Separation: Deciding Who Will Move Out (Script 116)
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This script discusses moving out when you separate, including:
- who should move out;
- whether you can lock your spouse out of the home;
- getting a court order to make your spouse move out; and,
- what to do if your spouse harasses you after you have separated.
- 1 Should someone move out?
- 2 Who should move out?
- 3 When should you move out?
- 4 Can you move back in after you’ve moved out?
- 5 Do you risk losing your share of the property if you leave?
- 6 Can you take any of the household belongings?
- 7 What to take with you
- 8 Can you take money from a joint account?
- 9 What about debts?
- 10 What if you want to stay in the house?
- 11 Can you get a court order to make your spouse leave?
- 12 Can you lock your partner out?
- 13 Who should pay the household bills?
- 14 Should you get a separation agreement?
- 15 Summary
Should someone move out?
Some couples stay together after they separate, usually because it’s cheaper to live in one place with one set of household bills than in two places with two sets of bills. This isn’t possible for everyone, particularly if there is a high level of conflict in your relationship after separation, and especially if there is a high level of conflict and you have children.
Who should move out?
If you have children, and you and your partner can talk about this issue, several things will influence your decision about who will stay in the house and who will move out:
- Do the two of you get along well enough to stay in the home together? If you argue, how much are the children exposed to your conflict?
- Where are the children likely to stay after the separation, and who will be mostly responsible for looking after them?
- Where do the children go to school or daycare? Where are their extracurricular activities located?
- Can you afford to get a second home big enough for the children?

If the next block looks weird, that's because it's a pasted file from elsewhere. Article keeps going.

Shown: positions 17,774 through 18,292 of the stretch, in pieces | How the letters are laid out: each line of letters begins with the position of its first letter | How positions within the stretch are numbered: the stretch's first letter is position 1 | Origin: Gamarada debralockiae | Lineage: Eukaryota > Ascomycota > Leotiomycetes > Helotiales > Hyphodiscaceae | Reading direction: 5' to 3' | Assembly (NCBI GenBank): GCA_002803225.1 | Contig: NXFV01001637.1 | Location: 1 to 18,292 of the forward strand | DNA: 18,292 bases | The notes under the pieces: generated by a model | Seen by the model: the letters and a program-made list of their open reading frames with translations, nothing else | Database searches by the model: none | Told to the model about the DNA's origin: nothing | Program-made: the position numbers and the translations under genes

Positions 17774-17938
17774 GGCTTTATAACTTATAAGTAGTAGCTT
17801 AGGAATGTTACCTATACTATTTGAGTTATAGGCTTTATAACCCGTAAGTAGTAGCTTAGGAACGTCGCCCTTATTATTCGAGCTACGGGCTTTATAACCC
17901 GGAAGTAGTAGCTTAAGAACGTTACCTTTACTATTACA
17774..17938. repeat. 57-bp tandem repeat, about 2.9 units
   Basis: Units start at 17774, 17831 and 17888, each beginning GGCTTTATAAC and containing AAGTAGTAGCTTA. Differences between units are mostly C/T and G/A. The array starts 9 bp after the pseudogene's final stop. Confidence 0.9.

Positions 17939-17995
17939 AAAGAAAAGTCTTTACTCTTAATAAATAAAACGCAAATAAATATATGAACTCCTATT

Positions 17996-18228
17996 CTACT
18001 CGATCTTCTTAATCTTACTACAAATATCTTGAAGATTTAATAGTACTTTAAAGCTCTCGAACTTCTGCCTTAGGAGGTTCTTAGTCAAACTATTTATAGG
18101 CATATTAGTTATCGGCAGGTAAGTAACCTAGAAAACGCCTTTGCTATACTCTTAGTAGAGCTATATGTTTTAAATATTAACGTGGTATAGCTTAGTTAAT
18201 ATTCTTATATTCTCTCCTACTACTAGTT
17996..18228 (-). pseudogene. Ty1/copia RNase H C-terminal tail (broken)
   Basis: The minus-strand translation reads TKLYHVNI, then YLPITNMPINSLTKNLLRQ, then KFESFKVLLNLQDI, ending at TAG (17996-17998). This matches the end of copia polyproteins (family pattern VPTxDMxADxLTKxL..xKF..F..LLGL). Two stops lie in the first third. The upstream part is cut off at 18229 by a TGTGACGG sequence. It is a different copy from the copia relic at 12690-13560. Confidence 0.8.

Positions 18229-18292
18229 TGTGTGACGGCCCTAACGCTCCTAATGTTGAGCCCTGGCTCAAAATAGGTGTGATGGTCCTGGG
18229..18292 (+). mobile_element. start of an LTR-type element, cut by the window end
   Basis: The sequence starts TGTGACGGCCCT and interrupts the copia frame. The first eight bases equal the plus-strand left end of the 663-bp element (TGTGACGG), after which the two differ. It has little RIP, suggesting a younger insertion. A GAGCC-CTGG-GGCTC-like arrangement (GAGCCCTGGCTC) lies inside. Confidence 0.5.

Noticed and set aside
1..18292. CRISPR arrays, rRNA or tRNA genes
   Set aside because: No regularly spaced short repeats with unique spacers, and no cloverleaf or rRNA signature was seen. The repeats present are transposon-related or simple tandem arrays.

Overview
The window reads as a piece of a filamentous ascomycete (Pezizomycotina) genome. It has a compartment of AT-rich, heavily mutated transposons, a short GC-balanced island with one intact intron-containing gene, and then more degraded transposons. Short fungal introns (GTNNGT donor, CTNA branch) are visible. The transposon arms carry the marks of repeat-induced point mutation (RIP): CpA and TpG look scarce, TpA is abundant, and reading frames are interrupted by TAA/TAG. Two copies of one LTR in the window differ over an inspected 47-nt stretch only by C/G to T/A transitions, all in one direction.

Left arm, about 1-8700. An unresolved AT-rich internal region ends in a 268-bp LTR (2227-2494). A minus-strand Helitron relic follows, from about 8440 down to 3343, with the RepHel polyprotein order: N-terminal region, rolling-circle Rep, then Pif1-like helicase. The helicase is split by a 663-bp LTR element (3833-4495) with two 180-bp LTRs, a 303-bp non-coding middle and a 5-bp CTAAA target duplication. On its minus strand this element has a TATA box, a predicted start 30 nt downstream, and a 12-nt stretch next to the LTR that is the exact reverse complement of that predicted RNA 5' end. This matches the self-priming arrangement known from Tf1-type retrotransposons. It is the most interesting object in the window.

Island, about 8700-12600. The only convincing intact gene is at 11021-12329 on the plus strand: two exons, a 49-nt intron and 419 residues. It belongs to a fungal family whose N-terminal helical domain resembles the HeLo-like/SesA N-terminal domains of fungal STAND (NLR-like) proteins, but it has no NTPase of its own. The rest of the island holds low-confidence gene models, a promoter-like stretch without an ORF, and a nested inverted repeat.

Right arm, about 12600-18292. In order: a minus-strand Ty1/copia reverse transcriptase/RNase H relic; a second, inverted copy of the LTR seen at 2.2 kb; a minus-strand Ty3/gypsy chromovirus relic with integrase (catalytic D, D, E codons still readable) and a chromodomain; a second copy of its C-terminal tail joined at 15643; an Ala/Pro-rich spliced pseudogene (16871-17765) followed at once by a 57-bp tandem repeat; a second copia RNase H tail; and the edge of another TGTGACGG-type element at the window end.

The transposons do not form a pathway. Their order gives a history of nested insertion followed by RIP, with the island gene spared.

- Will either one of you be keeping the home? Can either of you afford to keep the home?
It often makes sense that the person who will be caring for the children or keeping the home should stay in the house, and that the other person should leave.
When should you move out?
There’s no rule that says when you can and can’t move out, or that you must tell your partner ahead of time that you’re moving out. If it’s a very emotional separation or there has been violence between the two of you, you might want to move out when your spouse isn’t home.
Can you move back in after you’ve moved out?
If you are both owners of the home or are both listed on the lease or rental agreement, you can move back in if you want. It’s your place too. However, you should let your partner know about your plans first, and you may want to think twice about moving back in if it’s just going to escalate your conflict.
You may be worried that if you leave, this will affect who gets what. Don’t worry. If you have a right to a share in the property, you won’t lose that right by moving out. However, if you move out of the home while your spouse remains, it might be difficult later to convince the court that you should be allowed to return.
If you are a married or an unmarried spouse, haven’t started a court case yet, and the property is only in your spouse’s name, considering filing a Land (Spouse Protection) Act entry against the home to prevent your spouse from selling the property without notice to you. If a court case has started, married and unmarried spouses can also file a certificate of pending litigation against title of the home under the Land Title Act to protect your interest in the property from creditors.